The situation once again brings to the fore - in a sadly effective way - the precarious condition of gig workers on the web, explains Valerio De Stefano, a professor of labor law at the Osgoode Hall Law School of York University in Canada , which studies platform workers in Europe. "When there is a crisis like this, a war, the job market and workers always suffer - he says -. That said, freelancers, online and offline, depend heavily on their work for any kind of pay, and when not. they work and have no income ".

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Arrow The war also raises questions about what platforms owe to gig workers. When workers apply for projects requested by individuals or companies, platforms typically charge fees of up to twenty percent on payments. Now, however, some Ukrainian workers are calling for a suspension of commissions. Ivanna Demianiuk has been working on Upwork and Fiverr since 2015, where she has carved out a niche for herself as a contract project manager for US-based construction companies. Last autumn she moved from Ukraine to Germany, but still collaborates with people who have not been able to leave the country: "I asked if in this moment of crisis it was at least possible to stop charging us for commissions and support us," Demianiuk says. who adds that he only received an automated message from Fiverr and had no response from Upwork.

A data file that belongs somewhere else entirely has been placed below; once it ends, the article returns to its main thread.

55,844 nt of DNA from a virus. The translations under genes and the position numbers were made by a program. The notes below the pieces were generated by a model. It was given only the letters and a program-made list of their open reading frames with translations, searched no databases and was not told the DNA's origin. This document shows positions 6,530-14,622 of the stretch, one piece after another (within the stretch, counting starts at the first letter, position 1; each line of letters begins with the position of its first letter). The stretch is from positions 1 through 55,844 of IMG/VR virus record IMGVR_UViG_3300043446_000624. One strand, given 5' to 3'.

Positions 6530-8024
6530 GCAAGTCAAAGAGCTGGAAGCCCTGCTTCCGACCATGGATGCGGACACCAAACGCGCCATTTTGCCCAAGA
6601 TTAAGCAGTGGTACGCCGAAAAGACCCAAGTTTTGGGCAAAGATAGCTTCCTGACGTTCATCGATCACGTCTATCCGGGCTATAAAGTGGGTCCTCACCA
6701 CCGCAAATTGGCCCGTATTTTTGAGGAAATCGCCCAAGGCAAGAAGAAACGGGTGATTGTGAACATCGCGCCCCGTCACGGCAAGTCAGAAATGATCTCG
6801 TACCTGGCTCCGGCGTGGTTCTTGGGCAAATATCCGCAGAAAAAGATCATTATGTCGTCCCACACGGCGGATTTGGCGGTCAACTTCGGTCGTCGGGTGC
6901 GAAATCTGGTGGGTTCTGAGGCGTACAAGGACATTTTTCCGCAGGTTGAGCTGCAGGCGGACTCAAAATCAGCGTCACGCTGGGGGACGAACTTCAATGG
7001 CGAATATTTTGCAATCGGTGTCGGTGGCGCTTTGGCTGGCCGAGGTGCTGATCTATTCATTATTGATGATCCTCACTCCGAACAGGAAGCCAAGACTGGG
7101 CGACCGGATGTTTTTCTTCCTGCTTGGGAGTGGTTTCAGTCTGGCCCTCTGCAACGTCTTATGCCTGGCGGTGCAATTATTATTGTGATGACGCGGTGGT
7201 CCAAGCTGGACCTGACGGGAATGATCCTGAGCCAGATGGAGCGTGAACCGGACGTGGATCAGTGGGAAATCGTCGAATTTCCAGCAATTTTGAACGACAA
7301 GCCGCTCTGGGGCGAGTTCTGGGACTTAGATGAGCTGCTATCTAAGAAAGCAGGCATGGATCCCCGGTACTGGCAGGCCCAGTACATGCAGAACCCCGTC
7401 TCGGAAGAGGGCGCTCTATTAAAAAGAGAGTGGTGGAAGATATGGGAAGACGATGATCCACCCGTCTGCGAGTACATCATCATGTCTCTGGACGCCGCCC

Demianiuk is also among the growing number of gig workers asking platforms to stop Russian customers from hiring workers and Russian freelancers to get new jobs on their sites. The Ukrainian website Freelancehunt agreed to do this. These workers are part of a movement that calls on platforms to take a political stand, explains Hatim Rahman, an assistant professor of management and organizations at Northwestern University's Kellogg School of Management who studies platform work. "There is a growing demand not only among workers and regulators, but also in society, for platforms to take a more active role when such conflicts arise," he says.

From Tiktok to Netflix, tech companies are blocking their services in Russia Activision Blizzard, Samsung and PayPal are just some of the multinationals that have suspended sales or activities in the country due to its aggression on Ukraine Read the article In the last week many large tech companies have relations with Russian institutions were interrupted. Google removed Russian state media from its News section and blocked some Russian financial institutions from Google Pay. Meta has banned Russian media from monetizing posts on Facebook, Instagram and WhatsApp. Netflix said it will not comply with a Russian law requiring the service to broadcast Russian state-funded media. Apple has stopped all sales of its products and restricted the use of Apple Pay in the country.

In a statement, Upwork claims it is hard at work "to do everything in our power to ensure the safety and well-being of the many members of our team in Ukraine ". Fiverr did not answer questions about its position on Russia, but Aalders, the spokesperson, said the company has created a dedicated support team for war-affected buyers and sellers.

Kompaniets, meanwhile , says he is sending what he earns online to the Ukrainian army: "I am happy to be involved - he says -. Yes, it is dangerous. But it is important".

This article originally appeared on Us .